Brynn Saito hasn’t even started her new position as a professor in Fresno State’s creative writing program — which she’ll do in August — but she’s already made her literary mark in the city. I last wrote about her in November when I focused on her innovative theater piece “Hold This Stone,” a production of the Yonsei Memory Project, which she co-directs with Nikiko Masumoto. She is the author of two books of poetry, “Power Made Us Swoon” and “The Palace of Contemplating.” Her panel also features Lee Herrick, Tim Z. Hernandez and Lisa Lee Herrick.

Details: “Tell Me About It: Writing About Memory and Reclamation,” 6 p.m. Saturday, The Revue, 620 E. Olive Ave., Fresno.


3.

There are youth voices in abundance. LitHop features several groups of teen authors this year from middle school through high school on topics ranging from mental illness, feminism, masculinity, and environmentalism. There’s even a group of students coming in all the way from San Francisco.

Details: “Inside My Head: Teens shed light on the realities of adolescent mental health,” 2 p.m. Saturday, and “Brothers for Sisters,” 5 p.m. Saturday, Cindy’s Frozen Yogurt and Desserts, 802 E. Olive Ave., Fresno.


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Tim Z. Hernandez is a professor at the University of Texas-El Paso.

4.

Tim Z. Hernandez is a prominent name in the Valley’s literary scene. I wrote an extensive interview with him in January 2017 about his book “All They Will Call You.” He’s a master storyteller and brings warmth to any reading. He has three collections of poems: “Natural Takeover of Small Things,” “Culture of Flow,” and “Skin Tax,” which won an American Book Award.

Details: “Tell Me About It: Writing About Memory and Reclamation,” 6 p.m. Saturday, The Revue, 620 E. Olive Ave., Fresno.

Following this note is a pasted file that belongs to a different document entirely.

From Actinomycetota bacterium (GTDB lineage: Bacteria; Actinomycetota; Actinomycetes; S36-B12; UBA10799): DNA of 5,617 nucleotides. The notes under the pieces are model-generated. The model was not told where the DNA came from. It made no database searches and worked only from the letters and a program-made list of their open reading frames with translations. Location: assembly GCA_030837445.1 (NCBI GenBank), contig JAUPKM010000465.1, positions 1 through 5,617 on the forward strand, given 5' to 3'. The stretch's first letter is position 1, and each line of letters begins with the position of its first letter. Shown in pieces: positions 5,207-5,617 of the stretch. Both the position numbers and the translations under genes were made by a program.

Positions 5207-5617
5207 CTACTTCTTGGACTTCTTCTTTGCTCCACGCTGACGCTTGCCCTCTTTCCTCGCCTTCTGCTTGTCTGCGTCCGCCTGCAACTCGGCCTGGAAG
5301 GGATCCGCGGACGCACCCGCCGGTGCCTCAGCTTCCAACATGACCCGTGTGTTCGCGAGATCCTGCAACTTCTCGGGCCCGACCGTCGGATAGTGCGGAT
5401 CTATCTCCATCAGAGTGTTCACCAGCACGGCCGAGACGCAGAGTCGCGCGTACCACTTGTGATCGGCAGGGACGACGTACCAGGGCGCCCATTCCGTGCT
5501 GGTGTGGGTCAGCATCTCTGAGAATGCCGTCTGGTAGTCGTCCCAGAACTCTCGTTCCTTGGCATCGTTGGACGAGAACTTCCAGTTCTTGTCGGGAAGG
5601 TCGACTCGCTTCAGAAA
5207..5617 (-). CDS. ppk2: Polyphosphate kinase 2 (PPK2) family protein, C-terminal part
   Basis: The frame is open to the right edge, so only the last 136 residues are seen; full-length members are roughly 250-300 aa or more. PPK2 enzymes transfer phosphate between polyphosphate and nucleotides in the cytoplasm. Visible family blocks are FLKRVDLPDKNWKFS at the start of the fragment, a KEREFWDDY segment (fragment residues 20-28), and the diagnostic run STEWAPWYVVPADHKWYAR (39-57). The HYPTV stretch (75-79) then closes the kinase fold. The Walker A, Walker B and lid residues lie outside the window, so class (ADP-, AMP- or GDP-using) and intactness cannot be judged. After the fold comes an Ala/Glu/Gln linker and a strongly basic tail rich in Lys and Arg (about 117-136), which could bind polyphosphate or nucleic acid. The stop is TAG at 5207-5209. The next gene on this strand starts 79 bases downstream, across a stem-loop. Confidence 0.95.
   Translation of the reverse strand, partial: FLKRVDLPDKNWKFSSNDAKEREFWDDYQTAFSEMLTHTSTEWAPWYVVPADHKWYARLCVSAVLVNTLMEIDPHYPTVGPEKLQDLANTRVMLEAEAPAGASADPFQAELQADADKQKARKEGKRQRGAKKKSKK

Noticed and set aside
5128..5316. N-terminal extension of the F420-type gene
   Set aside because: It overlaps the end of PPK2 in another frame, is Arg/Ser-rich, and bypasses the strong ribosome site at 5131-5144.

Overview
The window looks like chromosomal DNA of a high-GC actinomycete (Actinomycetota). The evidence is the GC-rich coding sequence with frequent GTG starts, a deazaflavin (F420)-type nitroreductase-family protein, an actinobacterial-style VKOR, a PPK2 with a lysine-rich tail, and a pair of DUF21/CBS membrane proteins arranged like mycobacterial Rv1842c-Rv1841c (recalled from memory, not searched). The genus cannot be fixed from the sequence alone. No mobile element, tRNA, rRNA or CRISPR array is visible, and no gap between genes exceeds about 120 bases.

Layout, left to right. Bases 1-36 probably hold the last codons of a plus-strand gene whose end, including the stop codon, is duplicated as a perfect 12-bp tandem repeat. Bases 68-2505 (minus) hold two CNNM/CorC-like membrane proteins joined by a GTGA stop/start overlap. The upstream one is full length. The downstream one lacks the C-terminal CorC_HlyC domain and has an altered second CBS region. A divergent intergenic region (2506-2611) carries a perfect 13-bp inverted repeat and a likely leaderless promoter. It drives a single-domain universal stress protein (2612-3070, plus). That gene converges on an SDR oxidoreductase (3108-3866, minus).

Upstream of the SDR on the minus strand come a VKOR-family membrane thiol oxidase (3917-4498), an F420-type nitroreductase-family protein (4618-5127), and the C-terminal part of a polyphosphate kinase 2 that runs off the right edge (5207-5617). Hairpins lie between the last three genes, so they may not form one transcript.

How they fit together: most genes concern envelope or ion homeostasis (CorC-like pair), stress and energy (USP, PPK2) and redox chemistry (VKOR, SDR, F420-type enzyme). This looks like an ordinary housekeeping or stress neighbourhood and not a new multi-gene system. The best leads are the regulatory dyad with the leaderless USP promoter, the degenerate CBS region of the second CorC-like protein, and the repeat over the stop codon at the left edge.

5.

Sasha Pimentel was born in the Philippines and raised in the U.S. and Saudi Arabia. She is the author of “For Want of Water: and other poems” (Beacon Press, 2017), selected by Gregory Pardlo as a winner of the 2016 National Poetry Series, and longlisted for the 2018 PEN Open Book Award. Her panel presents four women of color with Fresno ties, countless awards, and beautiful, important new books to celebrate.

Details: “A Guided Tour of the In-Between,” 6 p.m. Saturday, Goldstein’s Mortuary & Delicatessen, 1279 N. Wishon Ave.

UPDATED 4/21: Carmen Giménez Smith is no longer the editor-in-chief of Puerto Del Sol. 


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Covering the arts online in the central San Joaquin Valley and beyond. Lover of theater, classical music, visual arts, the literary arts and all creative endeavors. Former Fresno Bee arts critic and columnist. Graduate of Columbia University and Cal Poly San Luis Obispo. Excited to be exploring the new world of arts journalism.

donaldfresnoarts@gmail.com

Comments (2)

  • Great article, Donald. Thanks for the tips!

    reply
  • Margie Vogt

    This will be my first time attending LitHop. I was made aware of it this year because my daughter will be reading her poetry as part of one of the panels. Thanks for filling us in on some of the talent that will be presenting their work. It sounds like it will be a very interesting afternoon!
    What a great opportunity to hear such a wide variety of Valley authors.

    reply